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Roger Stone speaks with reporters in Washington Dec. 17 after meeting with the House Select committee investigating the Jan. 6 attack on the Capitol.Al Drago/The New York Times News Service

Longtime Donald Trump adviser Roger Stone appeared before a congressional committee investigating the Jan. 6 attack on the Capitol on Friday but said he refused to answer questions.

Speaking to reporters after his closed-door appearance, Stone said he invoked his constitutional protection against self-incrimination in response to a subpoena from the House of Representatives Select Committee.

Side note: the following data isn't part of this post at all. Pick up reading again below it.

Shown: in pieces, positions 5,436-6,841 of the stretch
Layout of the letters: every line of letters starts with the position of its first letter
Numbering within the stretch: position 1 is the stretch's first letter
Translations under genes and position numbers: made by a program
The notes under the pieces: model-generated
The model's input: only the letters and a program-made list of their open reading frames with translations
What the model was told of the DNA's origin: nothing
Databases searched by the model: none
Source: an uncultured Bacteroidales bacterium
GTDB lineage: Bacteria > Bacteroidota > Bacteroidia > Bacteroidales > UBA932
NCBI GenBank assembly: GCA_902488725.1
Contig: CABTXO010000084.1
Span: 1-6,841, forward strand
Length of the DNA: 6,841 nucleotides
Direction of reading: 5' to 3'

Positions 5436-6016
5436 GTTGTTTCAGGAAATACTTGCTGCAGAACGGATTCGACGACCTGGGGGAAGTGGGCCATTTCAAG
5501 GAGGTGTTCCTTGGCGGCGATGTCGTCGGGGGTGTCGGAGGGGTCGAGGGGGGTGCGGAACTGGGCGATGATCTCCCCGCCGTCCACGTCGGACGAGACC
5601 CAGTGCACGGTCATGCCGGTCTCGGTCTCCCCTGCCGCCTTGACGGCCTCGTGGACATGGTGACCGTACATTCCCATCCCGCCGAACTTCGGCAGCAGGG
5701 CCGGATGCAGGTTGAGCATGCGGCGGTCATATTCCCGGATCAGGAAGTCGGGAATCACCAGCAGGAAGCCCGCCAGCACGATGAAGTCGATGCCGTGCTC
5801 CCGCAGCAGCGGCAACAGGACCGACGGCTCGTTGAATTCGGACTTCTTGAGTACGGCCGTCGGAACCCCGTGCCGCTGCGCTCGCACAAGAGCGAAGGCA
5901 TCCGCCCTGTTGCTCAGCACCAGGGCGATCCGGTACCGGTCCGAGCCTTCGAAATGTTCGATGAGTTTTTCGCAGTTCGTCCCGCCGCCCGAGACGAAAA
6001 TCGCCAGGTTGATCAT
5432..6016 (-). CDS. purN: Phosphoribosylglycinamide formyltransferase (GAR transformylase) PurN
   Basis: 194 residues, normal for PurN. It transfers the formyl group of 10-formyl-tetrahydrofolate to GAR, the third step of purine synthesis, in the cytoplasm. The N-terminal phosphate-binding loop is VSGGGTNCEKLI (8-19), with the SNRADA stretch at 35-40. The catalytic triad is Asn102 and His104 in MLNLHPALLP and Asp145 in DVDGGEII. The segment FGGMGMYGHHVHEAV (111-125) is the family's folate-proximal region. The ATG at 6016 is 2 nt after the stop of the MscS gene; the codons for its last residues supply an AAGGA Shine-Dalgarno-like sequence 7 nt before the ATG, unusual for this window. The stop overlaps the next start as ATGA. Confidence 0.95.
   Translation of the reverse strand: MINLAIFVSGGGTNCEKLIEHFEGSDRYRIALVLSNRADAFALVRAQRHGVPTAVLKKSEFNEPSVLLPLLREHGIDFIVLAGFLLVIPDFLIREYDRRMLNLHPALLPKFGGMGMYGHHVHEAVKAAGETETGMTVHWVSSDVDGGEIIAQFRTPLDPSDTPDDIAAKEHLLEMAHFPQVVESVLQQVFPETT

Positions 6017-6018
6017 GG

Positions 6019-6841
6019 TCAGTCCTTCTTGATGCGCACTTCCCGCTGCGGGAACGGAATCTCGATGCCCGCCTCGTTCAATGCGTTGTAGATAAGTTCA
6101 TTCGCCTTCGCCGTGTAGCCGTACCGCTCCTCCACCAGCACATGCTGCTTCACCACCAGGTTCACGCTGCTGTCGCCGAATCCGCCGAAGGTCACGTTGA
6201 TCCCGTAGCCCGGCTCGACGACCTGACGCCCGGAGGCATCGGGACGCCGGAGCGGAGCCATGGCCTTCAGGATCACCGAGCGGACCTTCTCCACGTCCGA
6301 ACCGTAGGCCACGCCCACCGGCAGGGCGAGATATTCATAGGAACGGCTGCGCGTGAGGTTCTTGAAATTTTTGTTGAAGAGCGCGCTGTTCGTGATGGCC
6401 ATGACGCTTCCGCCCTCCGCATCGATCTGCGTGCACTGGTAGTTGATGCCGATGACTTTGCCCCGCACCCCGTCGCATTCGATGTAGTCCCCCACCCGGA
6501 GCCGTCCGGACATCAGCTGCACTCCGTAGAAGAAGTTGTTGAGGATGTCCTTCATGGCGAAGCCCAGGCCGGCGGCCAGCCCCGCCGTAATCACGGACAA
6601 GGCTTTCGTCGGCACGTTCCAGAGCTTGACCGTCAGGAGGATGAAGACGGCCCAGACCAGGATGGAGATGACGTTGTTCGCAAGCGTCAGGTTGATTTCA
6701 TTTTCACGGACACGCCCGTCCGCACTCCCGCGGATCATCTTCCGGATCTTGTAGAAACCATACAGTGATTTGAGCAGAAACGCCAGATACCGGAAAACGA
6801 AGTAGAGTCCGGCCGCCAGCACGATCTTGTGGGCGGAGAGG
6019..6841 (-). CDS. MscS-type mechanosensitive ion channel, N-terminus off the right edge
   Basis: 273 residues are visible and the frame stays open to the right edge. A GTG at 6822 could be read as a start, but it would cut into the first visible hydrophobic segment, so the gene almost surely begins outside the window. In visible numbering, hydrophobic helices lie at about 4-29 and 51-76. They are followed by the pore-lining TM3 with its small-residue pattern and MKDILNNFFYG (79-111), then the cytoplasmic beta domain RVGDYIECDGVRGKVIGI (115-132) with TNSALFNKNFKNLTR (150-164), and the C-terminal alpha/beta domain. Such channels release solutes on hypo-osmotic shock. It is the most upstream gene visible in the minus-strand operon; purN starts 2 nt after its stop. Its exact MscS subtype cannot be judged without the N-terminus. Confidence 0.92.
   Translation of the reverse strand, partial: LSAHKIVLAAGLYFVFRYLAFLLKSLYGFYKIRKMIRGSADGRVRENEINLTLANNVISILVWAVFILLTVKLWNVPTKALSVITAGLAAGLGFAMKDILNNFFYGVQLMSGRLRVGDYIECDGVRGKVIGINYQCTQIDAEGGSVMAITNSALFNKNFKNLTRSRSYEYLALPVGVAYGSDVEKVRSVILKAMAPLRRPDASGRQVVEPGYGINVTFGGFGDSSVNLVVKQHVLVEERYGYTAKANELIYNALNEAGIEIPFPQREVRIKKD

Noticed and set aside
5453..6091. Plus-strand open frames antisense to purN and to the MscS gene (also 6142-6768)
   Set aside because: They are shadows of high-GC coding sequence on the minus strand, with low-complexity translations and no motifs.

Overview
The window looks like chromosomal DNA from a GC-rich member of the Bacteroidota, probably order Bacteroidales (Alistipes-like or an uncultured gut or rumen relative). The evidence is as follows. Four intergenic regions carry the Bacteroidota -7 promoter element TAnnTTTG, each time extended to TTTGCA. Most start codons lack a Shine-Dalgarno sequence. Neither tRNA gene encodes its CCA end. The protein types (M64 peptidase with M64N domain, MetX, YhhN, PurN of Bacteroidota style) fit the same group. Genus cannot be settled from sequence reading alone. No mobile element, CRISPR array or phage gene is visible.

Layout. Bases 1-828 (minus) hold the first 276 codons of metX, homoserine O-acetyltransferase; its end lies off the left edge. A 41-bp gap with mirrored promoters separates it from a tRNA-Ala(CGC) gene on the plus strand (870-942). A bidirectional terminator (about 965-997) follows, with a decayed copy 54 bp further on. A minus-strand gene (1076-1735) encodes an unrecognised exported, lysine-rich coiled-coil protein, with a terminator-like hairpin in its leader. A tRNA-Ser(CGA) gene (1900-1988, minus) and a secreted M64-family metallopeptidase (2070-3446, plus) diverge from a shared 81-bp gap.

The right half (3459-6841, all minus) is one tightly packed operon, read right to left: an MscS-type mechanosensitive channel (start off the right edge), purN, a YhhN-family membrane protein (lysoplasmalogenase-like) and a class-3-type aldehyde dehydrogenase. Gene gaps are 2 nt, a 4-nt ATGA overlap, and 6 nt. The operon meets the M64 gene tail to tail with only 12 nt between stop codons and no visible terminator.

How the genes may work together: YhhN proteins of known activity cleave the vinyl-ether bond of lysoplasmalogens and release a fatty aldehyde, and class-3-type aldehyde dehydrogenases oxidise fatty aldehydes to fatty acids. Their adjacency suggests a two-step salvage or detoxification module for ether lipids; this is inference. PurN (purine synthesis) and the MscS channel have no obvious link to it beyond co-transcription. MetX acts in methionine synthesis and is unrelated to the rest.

The Fifth Amendment of the U.S. Constitution protects a person from being forced to disclose information to investigators that might subject them to criminal prosecution.

Stone appeared at pro-Trump rallies in Washington on Jan. 5, the day before the attack, and was protected by members of the Oath Keepers, a far-right anti-government group, on that day and the day of the attack. Several members of that group face criminal charges related to the attack.

At least two other high-profile witnesses in the investigation have said they would invoke that protection: John Eastman, a former lawyer for then-President Trump, and Jeffrey Clark, a former top Justice Department official during the Trump administration.

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